Resource: College Buildings as Teaching Tools
NextStep website and MnSCN are winding down
The NextStep website and the Minnesota Sustainable Communities Network (MnSCN) are winding down and will no longer function after June 30, 2015. Until then, the website will be accessible, but existing web site content will not be updated nor will new resources or other new content be added to the site. Learn more.

Title: College Buildings as Teaching Tools
Resource type: Case study
Topics: Buildings, Communities, Energy
Keywords: green buildings, green campus, green schools, dormitory
Audience: All
Region: Minnesota Statewide, Outside Minnesota
Summary: Several case studies help to illustrate how campus buildings can demonstrate green building practices.
Content: Northland College in Ashland, Wis., opened a $4.1 million residence hall in fall 1998, representing the college's commitment to apply in-practice what it teaches about developing a sustainable future. The McLean Environmental Living and Learning Center has been billed by the United Nations Environment Programme as "one of the most environmentally advanced residence halls in the world." The 32,400 square foot building uses 50 percent of the energy used by a typical Wisconsin building through energy efficiency measures (including passive solar design and active solar hot water), while generating both wind and photovoltaic energy. The building includes natural, long-wearing linoleum, recycled materials, low-VOC paints and carpeting, as well as native landscaping, 2 greenhouses and two composting waterless toilets. Cedar shakes and structural wood components were grown and milled in the nearby region.

Construction cost was $31,578 per bed, compared to the median cost per bed for student housing of $30,000. Students were involved in the design process involving Hammel-Green-Abrahamson Architects and LHB Engineers and Architects. The 114 housing residents monitor the building energy use and the impact of their life-style decisions. For more information, see: or

The Vermont Law School dedicated Oakes Hall in September 1998, a logical complement to the college's nationally recognized environmental program in law. Superior occupant health and comfort, durability, video conferencing and other distance learning technologies were the cornerstones of the design, which aims to be a place that nurtures those who use it.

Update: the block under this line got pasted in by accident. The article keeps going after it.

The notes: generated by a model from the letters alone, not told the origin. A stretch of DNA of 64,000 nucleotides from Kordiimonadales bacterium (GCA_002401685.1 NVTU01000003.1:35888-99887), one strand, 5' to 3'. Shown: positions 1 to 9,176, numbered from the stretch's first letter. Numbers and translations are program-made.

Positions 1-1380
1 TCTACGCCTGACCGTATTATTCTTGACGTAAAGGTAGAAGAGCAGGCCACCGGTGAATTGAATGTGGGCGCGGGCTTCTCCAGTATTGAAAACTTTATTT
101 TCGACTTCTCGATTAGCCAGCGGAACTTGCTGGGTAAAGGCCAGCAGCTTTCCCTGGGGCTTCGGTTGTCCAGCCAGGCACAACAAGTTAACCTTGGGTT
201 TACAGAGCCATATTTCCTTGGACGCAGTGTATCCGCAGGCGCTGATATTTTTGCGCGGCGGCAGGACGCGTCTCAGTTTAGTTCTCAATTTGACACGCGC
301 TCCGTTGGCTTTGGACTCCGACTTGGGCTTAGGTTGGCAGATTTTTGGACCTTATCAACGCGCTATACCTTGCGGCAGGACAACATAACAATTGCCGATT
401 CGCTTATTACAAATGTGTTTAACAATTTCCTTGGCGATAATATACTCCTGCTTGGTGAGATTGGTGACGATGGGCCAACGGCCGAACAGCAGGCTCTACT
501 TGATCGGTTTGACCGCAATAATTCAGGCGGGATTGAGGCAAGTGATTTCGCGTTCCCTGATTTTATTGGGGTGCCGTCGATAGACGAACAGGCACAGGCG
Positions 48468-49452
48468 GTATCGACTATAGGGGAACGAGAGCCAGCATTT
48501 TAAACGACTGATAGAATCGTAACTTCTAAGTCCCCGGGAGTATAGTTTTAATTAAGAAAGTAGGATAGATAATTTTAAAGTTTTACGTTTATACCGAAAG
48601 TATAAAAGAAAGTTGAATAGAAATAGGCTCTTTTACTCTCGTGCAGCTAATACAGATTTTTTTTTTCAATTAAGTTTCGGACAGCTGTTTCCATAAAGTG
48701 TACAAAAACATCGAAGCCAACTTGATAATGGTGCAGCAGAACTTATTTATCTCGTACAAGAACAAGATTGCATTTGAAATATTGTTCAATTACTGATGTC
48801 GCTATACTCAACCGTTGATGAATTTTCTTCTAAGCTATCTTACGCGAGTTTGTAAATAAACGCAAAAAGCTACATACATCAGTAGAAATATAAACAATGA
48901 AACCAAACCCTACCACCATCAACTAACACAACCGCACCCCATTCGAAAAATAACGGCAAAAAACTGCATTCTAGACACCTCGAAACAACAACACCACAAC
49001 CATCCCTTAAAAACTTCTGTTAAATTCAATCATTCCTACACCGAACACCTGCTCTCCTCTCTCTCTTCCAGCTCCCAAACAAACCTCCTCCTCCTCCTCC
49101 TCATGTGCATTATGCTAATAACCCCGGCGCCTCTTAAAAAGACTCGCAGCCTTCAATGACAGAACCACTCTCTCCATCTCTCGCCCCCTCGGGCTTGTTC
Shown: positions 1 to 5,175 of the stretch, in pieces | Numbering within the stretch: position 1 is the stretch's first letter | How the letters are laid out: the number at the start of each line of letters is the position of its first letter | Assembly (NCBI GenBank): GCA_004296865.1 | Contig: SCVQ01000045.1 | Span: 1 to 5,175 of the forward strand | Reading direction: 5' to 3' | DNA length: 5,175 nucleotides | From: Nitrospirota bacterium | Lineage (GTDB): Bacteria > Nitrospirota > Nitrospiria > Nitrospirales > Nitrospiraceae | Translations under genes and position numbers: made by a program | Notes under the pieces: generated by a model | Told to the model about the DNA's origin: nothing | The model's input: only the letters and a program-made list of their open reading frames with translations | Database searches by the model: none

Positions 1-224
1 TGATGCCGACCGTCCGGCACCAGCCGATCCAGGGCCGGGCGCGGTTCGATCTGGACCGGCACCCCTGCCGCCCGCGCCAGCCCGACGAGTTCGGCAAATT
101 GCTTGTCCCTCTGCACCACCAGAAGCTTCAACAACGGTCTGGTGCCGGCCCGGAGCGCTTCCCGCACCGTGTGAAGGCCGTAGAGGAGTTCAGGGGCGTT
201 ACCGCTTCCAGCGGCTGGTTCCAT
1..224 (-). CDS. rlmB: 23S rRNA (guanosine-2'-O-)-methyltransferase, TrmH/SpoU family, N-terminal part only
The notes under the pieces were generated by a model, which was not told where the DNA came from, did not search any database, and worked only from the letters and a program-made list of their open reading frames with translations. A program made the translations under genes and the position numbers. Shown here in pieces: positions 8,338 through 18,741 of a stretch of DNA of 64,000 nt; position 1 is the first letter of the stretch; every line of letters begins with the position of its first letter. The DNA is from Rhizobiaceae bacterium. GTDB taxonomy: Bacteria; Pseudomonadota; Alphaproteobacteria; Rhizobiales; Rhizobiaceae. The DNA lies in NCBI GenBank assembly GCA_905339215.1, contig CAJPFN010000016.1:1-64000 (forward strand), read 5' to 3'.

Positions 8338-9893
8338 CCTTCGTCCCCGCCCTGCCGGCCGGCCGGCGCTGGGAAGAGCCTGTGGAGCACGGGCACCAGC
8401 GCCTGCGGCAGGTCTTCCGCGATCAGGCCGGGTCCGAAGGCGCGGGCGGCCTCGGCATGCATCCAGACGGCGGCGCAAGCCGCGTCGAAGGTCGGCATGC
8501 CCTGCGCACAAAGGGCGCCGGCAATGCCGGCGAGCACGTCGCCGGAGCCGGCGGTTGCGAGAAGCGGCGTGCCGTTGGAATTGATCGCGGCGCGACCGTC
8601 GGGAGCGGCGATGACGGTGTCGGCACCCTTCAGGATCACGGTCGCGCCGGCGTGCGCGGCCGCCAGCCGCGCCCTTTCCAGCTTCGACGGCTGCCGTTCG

The 23,500 square foot classroom building uses composting toilets that reduced overall water consumption on the campus. Construction included natural linoleum, energy efficient heating, cooling and lighting systems, an energy-efficient building envelope, water-based paints and finishes, and non-formaldehyde particleboard for cabinetry and casework. The building uses an enthalpic energy recovery wheel that recovers 80 percent of the heat in the exhaust air while keeping the building from becoming too humid in the summer and too dry in the winter.

The law school completed the project at a cost of $110 per square foot, which is in the range of a typical academic building. For extensive technical details and an explanation of design intent, see:

Oberlin College's Adam Joseph Lewis Center for Environmental Studies , which opened for classes in 2000, purifies its own wastewater, generates more energy than it uses, serves as a living laboratory for students and the community and seeks to be a preeminent model for sustainable architecture. The world-class design team included: William McDonough and Partners; the Rocky Mountain Institute; Living Technologies; and David Orr, director of Oberlin's environmental studies program.

The 13,600 square foot building uses 21 percent of the energy used by an average northern Ohio classroom building, relying on daylighting, operable windows, geothermal heating and cooling, and photovoltaics. Low VOC materials, durable low-maintenance recycled content materials, leased carpeting and certified forest products are being used throughout the building. The landscape includes native plants, orchards and a working garden.

The $6.61 million project also utilizes a natural wastewater treatment system that will naturally treat wastewater on site, supply non-potable greywater for use throughout the building, and serve as a research and teaching tool.

For more information (design philosophy, technical details, etc.) see:

David Orr is also studying how the entire college could become climate neutral (net zero emissions of greenhouse gases) by 2020. In 2009, Orr announced plans for a "green arts district" for the college that would incorporate sustainable design and other features in a 13-acre block owned by the college in the center of town (see

For an online Campus Climate Action Toolkit that helps college campuses to become more climate-friendly, see the Clean Air-Cool Planet web site at

Suggested by: Paul Moss
Added: 11/13/00
Updated: 03/16/11